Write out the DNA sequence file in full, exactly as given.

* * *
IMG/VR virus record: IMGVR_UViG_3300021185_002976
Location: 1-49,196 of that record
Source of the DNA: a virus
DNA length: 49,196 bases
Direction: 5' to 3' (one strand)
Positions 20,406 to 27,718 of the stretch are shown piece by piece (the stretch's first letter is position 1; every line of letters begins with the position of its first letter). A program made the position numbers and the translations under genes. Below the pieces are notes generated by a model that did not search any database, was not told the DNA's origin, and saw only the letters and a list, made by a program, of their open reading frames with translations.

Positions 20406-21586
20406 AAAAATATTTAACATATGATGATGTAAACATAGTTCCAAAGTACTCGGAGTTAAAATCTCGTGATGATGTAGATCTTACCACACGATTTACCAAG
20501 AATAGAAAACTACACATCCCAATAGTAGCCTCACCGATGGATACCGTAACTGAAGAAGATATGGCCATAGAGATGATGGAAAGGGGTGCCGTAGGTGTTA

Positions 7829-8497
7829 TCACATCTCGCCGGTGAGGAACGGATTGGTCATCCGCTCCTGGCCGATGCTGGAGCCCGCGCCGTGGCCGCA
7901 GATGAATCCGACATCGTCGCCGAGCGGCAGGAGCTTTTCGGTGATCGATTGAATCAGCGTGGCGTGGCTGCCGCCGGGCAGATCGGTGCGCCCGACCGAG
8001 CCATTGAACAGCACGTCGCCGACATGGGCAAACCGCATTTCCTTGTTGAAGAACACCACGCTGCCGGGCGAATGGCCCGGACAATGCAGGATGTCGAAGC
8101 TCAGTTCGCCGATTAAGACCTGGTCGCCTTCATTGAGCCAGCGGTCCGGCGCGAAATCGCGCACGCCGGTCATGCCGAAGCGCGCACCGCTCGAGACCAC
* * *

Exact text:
IMG/VR virus record: IMGVR_UViG_3300021185_002976
Location: 1-49,196 of that record
Source of the DNA: a virus
DNA length: 49,196 bases
Direction: 5' to 3' (one strand)
Positions 20,406 to 27,718 of the stretch are shown piece by piece (the stretch's first letter is position 1; every line of letters begins with the position of its first letter). A program made the position numbers and the translations under genes. Below the pieces are notes generated by a model that did not search any database, was not told the DNA's origin, and saw only the letters and a list, made by a program, of their open reading frames with translations.

Positions 20406-21586
20406 AAAAATATTTAACATATGATGATGTAAACATAGTTCCAAAGTACTCGGAGTTAAAATCTCGTGATGATGTAGATCTTACCACACGATTTACCAAG
20501 AATAGAAAACTACACATCCCAATAGTAGCCTCACCGATGGATACCGTAACTGAAGAAGATATGGCCATAGAGATGATGGAAAGGGGTGCCGTAGGTGTTA

Positions 7829-8497
7829 TCACATCTCGCCGGTGAGGAACGGATTGGTCATCCGCTCCTGGCCGATGCTGGAGCCCGCGCCGTGGCCGCA
7901 GATGAATCCGACATCGTCGCCGAGCGGCAGGAGCTTTTCGGTGATCGATTGAATCAGCGTGGCGTGGCTGCCGCCGGGCAGATCGGTGCGCCCGACCGAG
8001 CCATTGAACAGCACGTCGCCGACATGGGCAAACCGCATTTCCTTGTTGAAGAACACCACGCTGCCGGGCGAATGGCCCGGACAATGCAGGATGTCGAAGC
8101 TCAGTTCGCCGATTAAGACCTGGTCGCCTTCATTGAGCCAGCGGTCCGGCGCGAAATCGCGCACGCCGGTCATGCCGAAGCGCGCACCGCTCGAGACCAC